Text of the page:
Tuesday, September 25, 2007

The Demise of Public Discourse-Part II

(edited since first posting; in case you noticed and/or were wondering)

I'd almost forgotten about this:

The Internal Revenue Service has told a prominent Pasadena church that it has ended its lengthy investigation into a 2004 antiwar sermon, church leaders said Sunday.

But the agency wrote in its letter to All Saints Episcopal Church that officials still considered the sermon to have been illegal, prompting the church to seek clarification, a corrected record and an apology from the IRS, the church's rector told standing-room-only crowds of parishioners at Sunday's services.

The church also has asked the Treasury Department, which oversees the IRS, to investigate allegations that officials from the Justice Department had become involved in the matter, raising concerns that the investigation was politically motivated.
Part of the background of this case is summed up in a post I made earlier. But the allegations of political motivations don't come from idle bloggers like your humble host. They are prompted by e-mails obtained via an FOIA request made by the church. As the article points out that DOJ was involved in the case "before the IRS made any formal referral of it for possible prosecution." But there's more to it than that. A time line of the case, constructed from the documents at the church's website, (a convenient index of the documents is here)helps put this in perspective.

The IRS sent a "Notice of Tax Inquiry" on June 9, 2005. It's concerns were raised by an LATimes article about the Rev. George F. Regas, Pastor Emeritus of the church (p. 3 at the "index" link). The church responded on June 24, 2005 (p. 16 at "index"). The IRS responded on September 2, 2005, and submitted a "draft" Information Document Request ("IDR") as required by the Internal Revenue Code (pp. 21-23 at "index"). The IDR is where things get interesting, at least behind the scenes.

Starting at p. 50 here, you can read the IRS e-mails discussing DOJ interests/concerns with the case and with the IRD. The e-mails recognize the case is "sensitive," which is probably why DOJ was getting involved. It is clear from these e-mails that the IDR was being held up by DOJ review. However, whether that review was appropriate is an open question. Marcus Owens, "a former director of the IRS division that handles tax-exempt organizations," per the LATimes article, represented the Church in this matter and wrote to the IRS on March 29, 2006, (here, at p. 61). The LATimes article is coy:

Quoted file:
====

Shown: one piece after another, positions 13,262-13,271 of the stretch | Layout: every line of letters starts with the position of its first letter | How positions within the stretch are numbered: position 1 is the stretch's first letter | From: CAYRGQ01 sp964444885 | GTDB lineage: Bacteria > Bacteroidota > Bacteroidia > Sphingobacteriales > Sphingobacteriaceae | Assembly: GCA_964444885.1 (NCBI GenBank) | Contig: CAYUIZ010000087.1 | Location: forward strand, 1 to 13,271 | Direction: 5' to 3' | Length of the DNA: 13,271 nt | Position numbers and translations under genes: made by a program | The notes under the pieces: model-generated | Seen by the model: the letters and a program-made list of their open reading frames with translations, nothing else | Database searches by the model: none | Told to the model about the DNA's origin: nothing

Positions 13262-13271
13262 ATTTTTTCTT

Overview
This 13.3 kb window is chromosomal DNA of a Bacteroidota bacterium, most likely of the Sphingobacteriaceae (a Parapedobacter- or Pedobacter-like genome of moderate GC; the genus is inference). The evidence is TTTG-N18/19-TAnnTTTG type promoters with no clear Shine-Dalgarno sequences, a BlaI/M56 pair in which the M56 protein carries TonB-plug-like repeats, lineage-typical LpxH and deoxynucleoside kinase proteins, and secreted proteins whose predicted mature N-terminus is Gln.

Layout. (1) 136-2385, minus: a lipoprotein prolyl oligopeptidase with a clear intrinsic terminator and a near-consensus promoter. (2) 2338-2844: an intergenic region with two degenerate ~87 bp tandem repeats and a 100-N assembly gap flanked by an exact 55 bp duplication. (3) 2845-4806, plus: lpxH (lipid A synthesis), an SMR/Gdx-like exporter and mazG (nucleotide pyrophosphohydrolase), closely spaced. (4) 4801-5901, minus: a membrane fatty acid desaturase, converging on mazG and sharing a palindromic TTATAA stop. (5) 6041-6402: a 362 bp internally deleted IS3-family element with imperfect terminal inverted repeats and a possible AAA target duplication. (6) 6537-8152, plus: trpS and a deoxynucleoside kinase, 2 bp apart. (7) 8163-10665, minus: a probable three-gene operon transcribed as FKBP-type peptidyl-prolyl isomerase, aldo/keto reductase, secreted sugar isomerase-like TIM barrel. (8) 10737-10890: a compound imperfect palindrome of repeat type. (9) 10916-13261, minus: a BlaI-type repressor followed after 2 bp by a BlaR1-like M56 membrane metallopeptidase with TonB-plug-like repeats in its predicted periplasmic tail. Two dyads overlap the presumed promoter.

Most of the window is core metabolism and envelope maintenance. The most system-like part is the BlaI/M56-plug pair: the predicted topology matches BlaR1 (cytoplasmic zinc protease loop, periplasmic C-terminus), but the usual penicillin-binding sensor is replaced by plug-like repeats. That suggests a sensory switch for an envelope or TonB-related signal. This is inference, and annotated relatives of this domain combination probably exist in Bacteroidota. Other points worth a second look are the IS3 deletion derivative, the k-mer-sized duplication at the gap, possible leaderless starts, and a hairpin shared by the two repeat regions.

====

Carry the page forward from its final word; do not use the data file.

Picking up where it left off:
One e-mail, for example, appears to show coordination between IRS and Justice Department officials about a request to the church for documents. Others discuss the timing of the request and news coverage about the case.
In fact, the first e-mail, on February 28, 2006, indicates no further contact will be made with the church until DOJ "is on board with it." On that same date (document at p. 52), the IRS procedure is "still on hold awaiting review and approval from DOJ as to their being willing to support and enforce the issuance of an IDR and probable summons." On July 7, 2006, another e-mail indicates that the IRS Chief Counsel is running the IRD past Justice and that they expect a response from Justice soon (p. 57).

Then, in an e-mail titled "Actions needed to be prepared for Justice response," dated July 18, 2006, another LATimes article with quotes from Marcus Owen is passed around for everyone to see (p. 58). Finally, on July 17, 2006, Justice has almost signed off on the IDR ("We are optimistic that they will have no technical concerns with the All Saints IDR so the goal is to be getting ourselves ready to issue that IDR.") (p. 59). That IDR was finally issued on July 24, 2006. The church objected to the breadth of the IDR (p. 14 at the "IDR" link), and other issues surrounding it, and requested the IRS issue an adminstrative summons so the church could challenge the procedures of the IRS in court. One problem with the IDR the letter noted is that it asked for "written or oral communications identifying one or more candidates." As Mr. Owens points out, prayers for the President are a regular part of Episcopal liturgy, which makes identifying such "oral communications" a bit onerous, at best.